However, in 1903 paleontologist Elmer Riggs began to rethink the oversplitting typical of paleontologists of Marsh’s generation, and recognized that Apatosaurus and Brontosaurus were the same thing. Again, according to the ICZN rules of priority, the first name given is the proper name, so Apatosaurus is the senior synonym of “Brontosaurus” and paleontologists have accepted that verdict ever since Riggs published his work in 1909. In 1975, Jack McIntosh and Dave Berman re-examined all the apatosaur fossils, and confirmed Riggs’ determination. (They also discovered that the wrong skull, resembling the skull of a Camarasaurus, had been put on the mounted specimens; Apatosaurus had a long-snouted slender skull much like that of Diplodocus). As far as paleontology is concerned, the question was settled in 1909, and no well-informed dinosaur paleontologist has used the name “Brontosaurus” for many decades. But the name was well entrenched in the popular mind due to all the books and toys and paraphernalia that had used the name “Brontosaurus“. In 1989, the U.S. Postal Service created a stir when it issued a “Brontosaurus” stamp, and paleontologists cried out in protest that the postman should recognize scientific principles, not cater to popular misinformation. As a response, Stephen Jay Gould wrote his famous essay, “Bully for Brontosaurus“, where he too argued a preference for the old familiar name, even though he admitted that by the rules of the ICZN, Apatosaurus was the correct name and “Brontosaurus” was invalid.
What do all these controversies over the proper names of objects have in common? In each case, they are examples of older names or concepts (“Pluto is the ninth planet”) that the popular audience learns usually early in their childhood, but have become scientifically incorrect or outdated. Scientists are guided by strict rules as to which name is proper, or why some objects can be considered planets and others cannot. As scientists learn new things, or re-examine old ideas, their conclusions change, and with these new concepts come changes in the names of things as well. Although scientists might wish to preserve the old and familiar, if the evidence is clear, then scientists must abandon ideas or names that have become outdated, and accept the new names or concepts.
The public, on the other hand, operates by different rules. They typically learn scientific factoids by rote early in their school years, and hate it when some eternal truth that they remember from childhood has now been thrown out. This is revealed by the deep emotional reactions these decisions evoked, such as T-shirts with Triceratops and the slogan “I still believe”, or the strong reactions Mike Brown encountered from disgruntled Pluto fans. On Facebook’s “Save the Triceratops” page, someone posted, “Triceratops is friggin’ awesome. People love Triceratops. They love the funny way their children mispronounce Triceratops. I love all of it, too. I like the name Brontosaurus more than the name Apatosaurus. The thought of Triceratops being an invalid name is not cool to me. I wouldn’t like it.” Or, as the xkcd web comic put it, “Our love is like a Brontosaurus, recognized as a mistaken combination long ago, lingering only out of a misplaced affection for an imagined past.”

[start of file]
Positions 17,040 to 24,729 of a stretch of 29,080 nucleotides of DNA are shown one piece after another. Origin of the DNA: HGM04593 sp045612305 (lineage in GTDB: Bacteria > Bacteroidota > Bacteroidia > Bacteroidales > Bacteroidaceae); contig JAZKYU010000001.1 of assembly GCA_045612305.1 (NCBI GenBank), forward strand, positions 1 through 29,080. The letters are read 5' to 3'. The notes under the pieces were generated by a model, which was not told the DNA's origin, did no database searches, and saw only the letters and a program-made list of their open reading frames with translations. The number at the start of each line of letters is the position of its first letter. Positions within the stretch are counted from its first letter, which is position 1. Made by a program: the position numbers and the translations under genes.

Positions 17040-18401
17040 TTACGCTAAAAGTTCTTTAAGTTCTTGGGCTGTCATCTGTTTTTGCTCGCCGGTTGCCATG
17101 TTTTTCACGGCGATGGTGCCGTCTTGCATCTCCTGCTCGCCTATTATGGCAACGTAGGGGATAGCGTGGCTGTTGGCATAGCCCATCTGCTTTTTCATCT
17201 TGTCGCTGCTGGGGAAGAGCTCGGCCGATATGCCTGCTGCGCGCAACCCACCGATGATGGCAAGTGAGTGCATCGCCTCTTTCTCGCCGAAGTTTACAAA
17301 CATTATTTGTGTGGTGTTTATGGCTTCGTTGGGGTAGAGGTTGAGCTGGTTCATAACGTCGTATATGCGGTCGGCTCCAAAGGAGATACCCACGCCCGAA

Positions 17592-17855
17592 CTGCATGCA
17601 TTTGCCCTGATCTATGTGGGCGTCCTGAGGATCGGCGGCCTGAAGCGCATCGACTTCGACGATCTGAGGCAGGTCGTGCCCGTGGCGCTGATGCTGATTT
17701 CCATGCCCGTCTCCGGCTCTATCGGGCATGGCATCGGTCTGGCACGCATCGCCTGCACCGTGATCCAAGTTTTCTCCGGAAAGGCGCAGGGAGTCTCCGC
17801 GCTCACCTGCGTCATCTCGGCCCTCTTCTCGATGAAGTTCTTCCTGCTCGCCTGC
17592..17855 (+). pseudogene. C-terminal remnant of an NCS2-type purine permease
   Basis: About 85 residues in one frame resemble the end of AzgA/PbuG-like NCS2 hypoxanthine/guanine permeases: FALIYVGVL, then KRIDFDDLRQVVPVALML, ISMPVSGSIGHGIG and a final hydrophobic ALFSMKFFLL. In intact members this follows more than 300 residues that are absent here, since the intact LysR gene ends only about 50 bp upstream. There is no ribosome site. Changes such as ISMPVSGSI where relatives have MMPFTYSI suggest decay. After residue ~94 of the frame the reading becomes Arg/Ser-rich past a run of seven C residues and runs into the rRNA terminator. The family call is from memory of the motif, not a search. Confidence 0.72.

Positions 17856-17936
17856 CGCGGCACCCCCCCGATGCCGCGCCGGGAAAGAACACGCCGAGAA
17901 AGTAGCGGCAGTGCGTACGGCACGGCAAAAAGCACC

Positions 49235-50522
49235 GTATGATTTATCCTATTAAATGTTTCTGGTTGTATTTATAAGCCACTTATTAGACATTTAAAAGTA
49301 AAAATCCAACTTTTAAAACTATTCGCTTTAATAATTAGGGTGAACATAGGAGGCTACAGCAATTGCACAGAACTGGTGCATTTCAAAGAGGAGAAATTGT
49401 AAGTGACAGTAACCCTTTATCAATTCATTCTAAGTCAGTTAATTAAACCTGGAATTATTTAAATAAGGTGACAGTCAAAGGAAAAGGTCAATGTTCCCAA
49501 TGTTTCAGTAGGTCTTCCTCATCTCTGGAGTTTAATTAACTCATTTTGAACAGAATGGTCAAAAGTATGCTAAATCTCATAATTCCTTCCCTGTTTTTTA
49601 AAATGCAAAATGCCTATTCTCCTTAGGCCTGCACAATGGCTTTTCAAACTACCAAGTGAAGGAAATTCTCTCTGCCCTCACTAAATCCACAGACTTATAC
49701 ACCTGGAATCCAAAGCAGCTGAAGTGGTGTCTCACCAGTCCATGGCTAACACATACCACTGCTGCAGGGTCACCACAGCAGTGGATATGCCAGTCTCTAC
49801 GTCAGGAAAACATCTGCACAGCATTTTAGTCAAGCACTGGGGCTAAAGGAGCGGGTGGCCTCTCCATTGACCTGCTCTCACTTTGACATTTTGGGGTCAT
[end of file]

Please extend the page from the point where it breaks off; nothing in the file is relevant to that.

Such decisions may not be popular, but they are part of the learning process in science. Scientific hypotheses must always be tentative, and must be subject to revision if better evidence comes along. Few people appreciate this, but instead are raised with the mistaken notion that science is about stable “final truths” that never change—until scientists change one of their favorite dinosaurs or planets. Then people react emotionally rather than rationally, mostly because they do not understand the reasons behind the scientific decision, or how science really works in the first place.
As Robert Krulwich put it in his blog “The Triceratops Panic: Why Does Science Keep Changing its Mind?”
People don’t want their eternalities to change. They hate that. But, in the end, science has to win. There are 5 year olds all over the world now growing up with Mercury, Venus, Earth, Mars, Jupiter, Saturn, Neptune and Uranus, but not that other guy, the one with the name of Mickey Mouse’s pet dog. In fifty years, Pluto may be just a dog again. That’s how it goes.
What's in a Name?,